I don’t intend to demonise time trouble or argue it always represents a problem. As if time and managing it well wasn’t a fundamental part of the game and one required for success. and particularly at key moments. As the game goes on. however. And. require you to use up a lot of time. ideas and moves in a position. He barely has any time left when the decisive moment comes and overlooks a blow from his opponent – for instance an intermezzo – or makes a miscalculation. but if you get into constant time trouble you should ask yourself whether that highlights factors you can recognise. Time trouble: a reassuring excuse Regardless of the level it’s very common to encounter players who have difficulty managing their time adequately. you sometimes come to a decisive moment in a game and have to analyse a move very carefully. The process. plan and calculate well in positions – you also need to carry out all those procedures relatively quickly. Similarly. are much more “silent” and frequently occur without our knowledge of them or without us recognising their importance. with knowledge and how you apply it in practice in particular positions. 2. The goal of the current article is to describe and reflect on some of the causes of time trouble and to propose some strategies that will help you to work on improving that aspect of your game. . he begins to get low on time but his position is clearly better. makes a draw. This process. to consuming a lot of time. and time is then often used as an excuse or justification for the result. Look on the clock as a dimension of the game. train and improve. Those factors might be of two types: technical and psychological. he uses the lack of time as a justification – he played better than his opponent and claims that if only it wasn’t for time trouble he would undoubtedly have gone on to win. with myriad variations. That handicap leads them to commit errors in a game they had under control. That may. The clock is an inherent part of the game and strongly influences it. Only on that basis will we be able to generate solutions and find specific areas we can work on and improve. to generalise and sum up. from that point on. once again. in the best case scenario. or even won. The psychological factors. There are chess situations during a game that we can later look back on with some clarity. occurs all the time. On many occasions it’s just not enough to understand. He loses the game or. is as follows: a player starts to consume more time that his opponent looking for better plans. The first step is therefore to identify them – to become aware of our thought processes and observe sincerely and honestly what goes on in our minds during a game. It’s therefore very important that if time trouble becomes a constant feature in your games you should become aware of that and work on it. The technical factors have to do with chess itself.

in practice it’s usually about hesitation. losing a certain freedom and creativity in the analysis and evaluation of positions. but as the chess-player that they assume themselves to be when they are most perfect. Another important psychological factor that leads to time trouble is fear of your opponent. but because he’s not sufficiently sure of himself. moreover. I’d like to point out another key factor which was already referred to at the start of this article: perfectionism. Some characteristics of a lack of confidence are: doubts about the openings we play. . he doesn’t trust his calculation and. Ask a player directly to relate his thought processes during a game. This fear mainly arises when you play against a superior opponent. trying not to miss anything. Constant time consumption over a series of moves. 2. Training specific visualisation exercises or “easy” tactical/technical exercises can help us increase our confidence during games. in essence. You try to play a good game where you commit no mistakes. GM Yuri Averbakh writes: My own experience shows that a lack of time isn’t usually due to an inability to allocate time sensibly but a character flaw linked to indecision. In the classic book. uses up a lot of time (tension). he checks the same variation again and again. therefore. The appearance of doubts in analysis and/or taking decisions is one indicator of a lack of confidence. Maintaining a constant state of alertness involves an enormous expenditure of energy (fatigue) and. A chess player doesn’t get short on time because he doesn’t know how to allocate it. overestimation of the possibilities of our opponent and pessimistic or negative thoughts about the outcome of the game. or against a player you have a negative score against. Other psychological factors Another frequently encountered psychological factor which causes or intensifies time trouble is a player’s lack of confidence. The Psychology of Chess. Although you could refine that statement a little. Jonathan Rowson writes: Perfectionism manifests itself as the desire to find the best move on each and every occasion […] Perfectionists thus strive to play chess not as the chess-player they are. But what if you play chess without trying to demonstrate anything to anybody? And you play chess to enjoy it? And you fully enjoy the game and the ideas and calculations you carry out? Finally. This can be seen when a player consumes minutes on each of a series of consecutive moves which. uncertainty over the evaluation of positions. are not critical to the outcome of the game. Averbakh clearly points to psychological factors and not a mere inability to manage the clock. To put it another way: you adopt a more rigid process of thought and play. A lack of confidence can usually be recognised in two different ways: 1. You carefully and scrupulously analyse each of your moves.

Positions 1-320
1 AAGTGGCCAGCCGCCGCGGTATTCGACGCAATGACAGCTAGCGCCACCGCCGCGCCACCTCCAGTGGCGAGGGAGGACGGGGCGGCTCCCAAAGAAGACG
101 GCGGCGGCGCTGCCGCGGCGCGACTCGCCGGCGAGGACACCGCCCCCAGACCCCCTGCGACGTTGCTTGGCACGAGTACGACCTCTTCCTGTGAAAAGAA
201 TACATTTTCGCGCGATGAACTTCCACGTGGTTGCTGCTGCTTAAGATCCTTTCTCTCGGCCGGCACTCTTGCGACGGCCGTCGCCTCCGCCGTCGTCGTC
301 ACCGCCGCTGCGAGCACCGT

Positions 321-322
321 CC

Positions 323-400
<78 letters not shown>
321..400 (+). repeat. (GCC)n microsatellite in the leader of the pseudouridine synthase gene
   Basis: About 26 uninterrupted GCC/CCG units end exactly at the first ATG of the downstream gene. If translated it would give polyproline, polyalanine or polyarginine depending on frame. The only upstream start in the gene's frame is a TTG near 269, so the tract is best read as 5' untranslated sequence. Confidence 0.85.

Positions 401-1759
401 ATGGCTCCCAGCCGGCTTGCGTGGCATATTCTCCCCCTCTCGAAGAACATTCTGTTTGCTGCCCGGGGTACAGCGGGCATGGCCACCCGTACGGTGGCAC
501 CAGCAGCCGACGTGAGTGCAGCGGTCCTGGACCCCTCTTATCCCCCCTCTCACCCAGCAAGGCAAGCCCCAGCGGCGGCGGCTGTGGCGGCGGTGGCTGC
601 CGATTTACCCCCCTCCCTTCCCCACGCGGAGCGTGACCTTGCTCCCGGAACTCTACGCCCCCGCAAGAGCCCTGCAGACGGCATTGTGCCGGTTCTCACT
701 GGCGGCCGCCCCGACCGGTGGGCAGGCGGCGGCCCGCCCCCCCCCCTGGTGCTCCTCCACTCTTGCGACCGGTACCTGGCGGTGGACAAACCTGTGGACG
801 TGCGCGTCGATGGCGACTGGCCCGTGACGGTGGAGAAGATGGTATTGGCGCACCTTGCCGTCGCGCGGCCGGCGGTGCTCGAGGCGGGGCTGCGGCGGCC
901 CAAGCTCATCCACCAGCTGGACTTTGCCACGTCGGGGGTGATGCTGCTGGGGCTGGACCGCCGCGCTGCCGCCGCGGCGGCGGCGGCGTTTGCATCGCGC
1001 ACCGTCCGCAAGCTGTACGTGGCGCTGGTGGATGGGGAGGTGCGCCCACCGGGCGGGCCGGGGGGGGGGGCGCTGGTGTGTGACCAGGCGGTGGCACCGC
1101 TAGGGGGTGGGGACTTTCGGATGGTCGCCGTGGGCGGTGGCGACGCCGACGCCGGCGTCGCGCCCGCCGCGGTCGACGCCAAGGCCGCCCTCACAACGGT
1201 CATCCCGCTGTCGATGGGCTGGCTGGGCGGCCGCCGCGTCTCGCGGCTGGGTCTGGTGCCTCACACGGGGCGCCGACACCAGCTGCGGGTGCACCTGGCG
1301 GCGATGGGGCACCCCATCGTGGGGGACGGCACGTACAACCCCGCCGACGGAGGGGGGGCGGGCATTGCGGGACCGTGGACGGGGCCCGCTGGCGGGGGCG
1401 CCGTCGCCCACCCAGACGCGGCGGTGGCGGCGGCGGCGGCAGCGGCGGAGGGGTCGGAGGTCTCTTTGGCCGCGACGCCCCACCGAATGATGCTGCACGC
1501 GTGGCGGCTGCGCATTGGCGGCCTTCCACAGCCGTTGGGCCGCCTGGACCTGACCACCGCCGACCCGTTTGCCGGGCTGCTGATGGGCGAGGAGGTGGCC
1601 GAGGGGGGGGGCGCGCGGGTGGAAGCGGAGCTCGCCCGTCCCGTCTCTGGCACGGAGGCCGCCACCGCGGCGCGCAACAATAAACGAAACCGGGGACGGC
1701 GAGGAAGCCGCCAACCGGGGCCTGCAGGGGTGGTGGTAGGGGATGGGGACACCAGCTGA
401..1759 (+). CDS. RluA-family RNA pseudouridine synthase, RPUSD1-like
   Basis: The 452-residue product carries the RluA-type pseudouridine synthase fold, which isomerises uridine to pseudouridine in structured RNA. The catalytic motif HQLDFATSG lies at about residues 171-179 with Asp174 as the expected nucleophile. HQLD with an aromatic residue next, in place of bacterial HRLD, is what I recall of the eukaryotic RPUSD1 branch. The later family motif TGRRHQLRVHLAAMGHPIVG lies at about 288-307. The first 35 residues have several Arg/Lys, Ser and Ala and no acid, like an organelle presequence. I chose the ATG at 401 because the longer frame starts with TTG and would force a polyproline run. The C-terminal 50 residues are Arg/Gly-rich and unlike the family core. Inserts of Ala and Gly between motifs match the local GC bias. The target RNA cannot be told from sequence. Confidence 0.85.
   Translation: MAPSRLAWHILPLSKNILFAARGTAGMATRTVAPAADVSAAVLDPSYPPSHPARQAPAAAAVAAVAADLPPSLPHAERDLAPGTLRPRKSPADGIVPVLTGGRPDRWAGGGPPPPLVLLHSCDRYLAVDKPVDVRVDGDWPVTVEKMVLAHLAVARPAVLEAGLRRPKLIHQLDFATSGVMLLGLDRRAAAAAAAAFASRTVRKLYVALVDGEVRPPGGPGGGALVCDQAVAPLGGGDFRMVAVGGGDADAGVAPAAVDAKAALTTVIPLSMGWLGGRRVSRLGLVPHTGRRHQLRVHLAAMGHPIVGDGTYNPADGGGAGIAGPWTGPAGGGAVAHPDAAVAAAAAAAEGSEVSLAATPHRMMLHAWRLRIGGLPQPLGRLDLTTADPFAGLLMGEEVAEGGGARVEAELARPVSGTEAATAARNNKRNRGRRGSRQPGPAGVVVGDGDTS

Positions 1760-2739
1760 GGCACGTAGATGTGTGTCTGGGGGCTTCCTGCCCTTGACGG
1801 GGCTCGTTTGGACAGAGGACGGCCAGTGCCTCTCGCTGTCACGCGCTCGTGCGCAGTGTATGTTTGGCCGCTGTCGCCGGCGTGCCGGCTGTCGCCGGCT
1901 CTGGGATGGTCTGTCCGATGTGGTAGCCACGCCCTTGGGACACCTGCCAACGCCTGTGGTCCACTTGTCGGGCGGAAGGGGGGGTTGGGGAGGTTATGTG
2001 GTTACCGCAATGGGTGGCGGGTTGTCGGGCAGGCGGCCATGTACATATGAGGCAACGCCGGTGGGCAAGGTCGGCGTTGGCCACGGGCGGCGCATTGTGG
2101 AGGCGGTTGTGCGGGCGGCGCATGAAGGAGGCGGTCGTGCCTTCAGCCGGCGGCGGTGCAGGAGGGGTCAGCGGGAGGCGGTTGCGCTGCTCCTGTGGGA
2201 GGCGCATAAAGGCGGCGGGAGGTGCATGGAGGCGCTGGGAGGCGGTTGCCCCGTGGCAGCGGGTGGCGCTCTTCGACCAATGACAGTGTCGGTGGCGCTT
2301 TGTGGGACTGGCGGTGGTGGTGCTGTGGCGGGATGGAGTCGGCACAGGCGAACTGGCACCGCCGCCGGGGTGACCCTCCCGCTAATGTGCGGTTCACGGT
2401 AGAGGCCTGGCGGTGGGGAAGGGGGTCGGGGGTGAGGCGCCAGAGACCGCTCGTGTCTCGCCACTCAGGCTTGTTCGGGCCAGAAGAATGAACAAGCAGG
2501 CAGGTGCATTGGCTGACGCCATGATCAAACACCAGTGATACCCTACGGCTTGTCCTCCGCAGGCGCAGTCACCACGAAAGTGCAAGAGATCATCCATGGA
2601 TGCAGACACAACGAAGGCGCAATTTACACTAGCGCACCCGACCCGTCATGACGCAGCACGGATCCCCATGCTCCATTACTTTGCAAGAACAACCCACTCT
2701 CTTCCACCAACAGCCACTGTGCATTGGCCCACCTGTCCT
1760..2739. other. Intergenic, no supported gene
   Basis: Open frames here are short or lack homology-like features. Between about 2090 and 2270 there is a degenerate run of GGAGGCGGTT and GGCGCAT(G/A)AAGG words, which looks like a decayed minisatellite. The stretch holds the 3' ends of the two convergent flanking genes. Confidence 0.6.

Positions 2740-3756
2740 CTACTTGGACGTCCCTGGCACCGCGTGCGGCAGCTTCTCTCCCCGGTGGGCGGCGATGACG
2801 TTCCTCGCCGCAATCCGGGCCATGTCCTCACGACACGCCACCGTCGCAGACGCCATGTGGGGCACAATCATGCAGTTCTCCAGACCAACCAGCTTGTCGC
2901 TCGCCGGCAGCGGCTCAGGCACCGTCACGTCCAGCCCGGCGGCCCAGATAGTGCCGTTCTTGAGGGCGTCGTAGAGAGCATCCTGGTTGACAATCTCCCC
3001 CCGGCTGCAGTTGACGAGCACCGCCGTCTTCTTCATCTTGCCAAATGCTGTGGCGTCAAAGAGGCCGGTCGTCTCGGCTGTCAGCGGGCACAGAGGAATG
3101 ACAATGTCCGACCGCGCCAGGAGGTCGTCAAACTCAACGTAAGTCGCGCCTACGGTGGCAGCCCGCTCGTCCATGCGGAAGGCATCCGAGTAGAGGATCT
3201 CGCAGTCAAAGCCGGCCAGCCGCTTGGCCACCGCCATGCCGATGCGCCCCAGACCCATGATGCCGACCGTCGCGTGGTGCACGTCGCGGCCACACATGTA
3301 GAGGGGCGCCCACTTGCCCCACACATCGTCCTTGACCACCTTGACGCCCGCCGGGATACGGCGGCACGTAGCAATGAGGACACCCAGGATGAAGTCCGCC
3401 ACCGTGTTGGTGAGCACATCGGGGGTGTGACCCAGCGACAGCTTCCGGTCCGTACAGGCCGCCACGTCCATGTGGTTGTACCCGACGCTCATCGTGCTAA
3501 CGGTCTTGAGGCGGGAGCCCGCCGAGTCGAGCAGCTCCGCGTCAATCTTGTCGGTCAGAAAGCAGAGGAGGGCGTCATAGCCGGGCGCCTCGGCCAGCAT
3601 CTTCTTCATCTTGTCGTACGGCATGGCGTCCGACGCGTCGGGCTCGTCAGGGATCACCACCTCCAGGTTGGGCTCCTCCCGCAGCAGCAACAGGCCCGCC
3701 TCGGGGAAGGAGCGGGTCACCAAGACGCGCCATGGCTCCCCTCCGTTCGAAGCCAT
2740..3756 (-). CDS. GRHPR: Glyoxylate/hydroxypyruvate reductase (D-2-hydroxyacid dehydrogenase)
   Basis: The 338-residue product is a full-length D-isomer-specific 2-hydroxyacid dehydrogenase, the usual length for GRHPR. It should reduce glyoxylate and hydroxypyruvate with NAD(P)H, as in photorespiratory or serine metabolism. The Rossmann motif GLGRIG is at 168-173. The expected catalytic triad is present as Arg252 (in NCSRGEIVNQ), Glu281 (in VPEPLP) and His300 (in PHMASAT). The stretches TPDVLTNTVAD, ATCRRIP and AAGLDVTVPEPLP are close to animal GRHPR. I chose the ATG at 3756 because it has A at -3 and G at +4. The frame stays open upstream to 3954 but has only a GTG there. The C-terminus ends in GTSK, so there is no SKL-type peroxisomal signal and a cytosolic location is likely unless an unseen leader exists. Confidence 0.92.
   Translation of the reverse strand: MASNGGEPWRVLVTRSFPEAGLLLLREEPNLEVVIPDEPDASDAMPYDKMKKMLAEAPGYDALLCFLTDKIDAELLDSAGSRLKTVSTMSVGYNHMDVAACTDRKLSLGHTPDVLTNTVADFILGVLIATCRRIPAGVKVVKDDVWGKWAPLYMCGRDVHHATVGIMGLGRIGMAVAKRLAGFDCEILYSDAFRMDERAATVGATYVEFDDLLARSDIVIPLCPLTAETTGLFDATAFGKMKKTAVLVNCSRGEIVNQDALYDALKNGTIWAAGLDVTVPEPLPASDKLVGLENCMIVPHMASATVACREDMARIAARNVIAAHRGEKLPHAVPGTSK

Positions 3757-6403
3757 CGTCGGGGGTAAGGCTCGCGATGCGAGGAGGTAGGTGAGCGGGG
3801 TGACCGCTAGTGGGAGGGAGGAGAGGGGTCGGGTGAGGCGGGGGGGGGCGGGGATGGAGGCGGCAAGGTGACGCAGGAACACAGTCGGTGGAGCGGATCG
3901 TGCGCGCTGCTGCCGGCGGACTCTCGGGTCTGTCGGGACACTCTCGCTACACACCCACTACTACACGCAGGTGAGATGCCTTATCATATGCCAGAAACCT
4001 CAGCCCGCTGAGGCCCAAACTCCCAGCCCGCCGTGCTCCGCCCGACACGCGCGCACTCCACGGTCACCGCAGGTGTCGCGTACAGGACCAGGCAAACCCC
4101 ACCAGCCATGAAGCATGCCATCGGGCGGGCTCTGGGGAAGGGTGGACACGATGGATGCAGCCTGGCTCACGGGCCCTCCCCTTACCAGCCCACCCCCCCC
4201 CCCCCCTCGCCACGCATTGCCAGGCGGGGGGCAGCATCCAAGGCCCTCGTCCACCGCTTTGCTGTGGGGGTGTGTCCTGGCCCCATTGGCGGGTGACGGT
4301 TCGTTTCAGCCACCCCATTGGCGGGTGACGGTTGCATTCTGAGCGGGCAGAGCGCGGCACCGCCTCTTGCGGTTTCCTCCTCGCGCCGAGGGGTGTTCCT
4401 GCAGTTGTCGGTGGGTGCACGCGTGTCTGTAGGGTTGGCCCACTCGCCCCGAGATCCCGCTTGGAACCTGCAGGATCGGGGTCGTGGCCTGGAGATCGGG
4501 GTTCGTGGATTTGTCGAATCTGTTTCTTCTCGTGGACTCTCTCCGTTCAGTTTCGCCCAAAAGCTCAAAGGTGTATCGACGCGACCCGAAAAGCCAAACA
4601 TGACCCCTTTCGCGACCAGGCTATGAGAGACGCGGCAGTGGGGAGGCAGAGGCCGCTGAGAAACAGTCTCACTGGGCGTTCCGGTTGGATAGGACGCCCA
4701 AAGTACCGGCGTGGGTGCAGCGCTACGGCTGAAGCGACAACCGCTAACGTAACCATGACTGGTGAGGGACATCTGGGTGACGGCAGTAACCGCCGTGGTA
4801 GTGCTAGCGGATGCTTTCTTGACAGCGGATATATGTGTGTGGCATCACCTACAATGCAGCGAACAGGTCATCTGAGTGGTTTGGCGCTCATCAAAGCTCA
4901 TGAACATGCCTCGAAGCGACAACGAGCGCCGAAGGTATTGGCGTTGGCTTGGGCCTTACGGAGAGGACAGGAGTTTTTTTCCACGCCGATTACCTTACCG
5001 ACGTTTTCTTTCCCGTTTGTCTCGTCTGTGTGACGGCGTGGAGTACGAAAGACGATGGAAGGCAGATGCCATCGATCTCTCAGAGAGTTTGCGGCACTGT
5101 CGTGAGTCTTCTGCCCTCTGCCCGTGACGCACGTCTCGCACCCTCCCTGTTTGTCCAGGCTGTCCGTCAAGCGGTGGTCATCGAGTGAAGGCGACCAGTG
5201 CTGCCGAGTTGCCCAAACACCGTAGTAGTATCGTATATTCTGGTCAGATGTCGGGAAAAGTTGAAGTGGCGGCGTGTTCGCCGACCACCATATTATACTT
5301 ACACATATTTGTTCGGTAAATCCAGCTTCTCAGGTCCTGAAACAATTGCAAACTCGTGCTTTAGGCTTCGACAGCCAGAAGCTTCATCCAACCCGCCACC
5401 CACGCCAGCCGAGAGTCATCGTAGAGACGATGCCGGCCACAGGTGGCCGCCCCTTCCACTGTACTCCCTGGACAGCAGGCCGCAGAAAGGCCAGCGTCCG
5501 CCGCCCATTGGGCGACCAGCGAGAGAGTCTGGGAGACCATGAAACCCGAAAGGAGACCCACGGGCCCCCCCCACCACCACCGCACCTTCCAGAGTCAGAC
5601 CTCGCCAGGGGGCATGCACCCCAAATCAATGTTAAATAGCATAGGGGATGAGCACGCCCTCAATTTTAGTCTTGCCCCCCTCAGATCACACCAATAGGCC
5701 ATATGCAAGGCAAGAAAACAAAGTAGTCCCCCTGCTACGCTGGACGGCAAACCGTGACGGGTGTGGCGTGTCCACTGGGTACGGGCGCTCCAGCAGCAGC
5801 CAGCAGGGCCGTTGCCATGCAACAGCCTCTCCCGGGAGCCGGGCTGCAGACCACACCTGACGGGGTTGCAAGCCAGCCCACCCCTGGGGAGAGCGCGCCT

No perfect game exists (although seeing some of Magnus Carlsen’s you might doubt that). That’s what Rowson calls the moraliser. giving meaning to what happens in the game. This type of player. Such a way of thinking generates tension while contemplating and taking decisions at the board and will lead to the unproductive use of precious time. You’re not a superior being with supernatural powers but a player trying to show his best chess. it’s still very much a personal matter. unique and exclusive move in each position. In conclusion Although time trouble is a common phenomenon and generally results from only a few factors. and therefore you shouldn’t play to punish your opponent according to a perfect model. you want to find something more convincing. . or what I’d call mental strategy. Realising which of your own character traits cause or intensify it is the first step towards understanding and training to avoid time trouble. inevitably ends up consuming excessive time trying to find the opponent’s error and the fitting punishment. There are players who try to punish any move of their rival which strikes their eyes and understanding as “strange” or “extravagant”.In The Psychology of a Chess Player Krogius also refers to this. That causes a reasonable variation not to seem sufficiently effective. The game consists of resolving problems that arise. He mentions analytical doubts and writes: They occur when you insist on finding the best.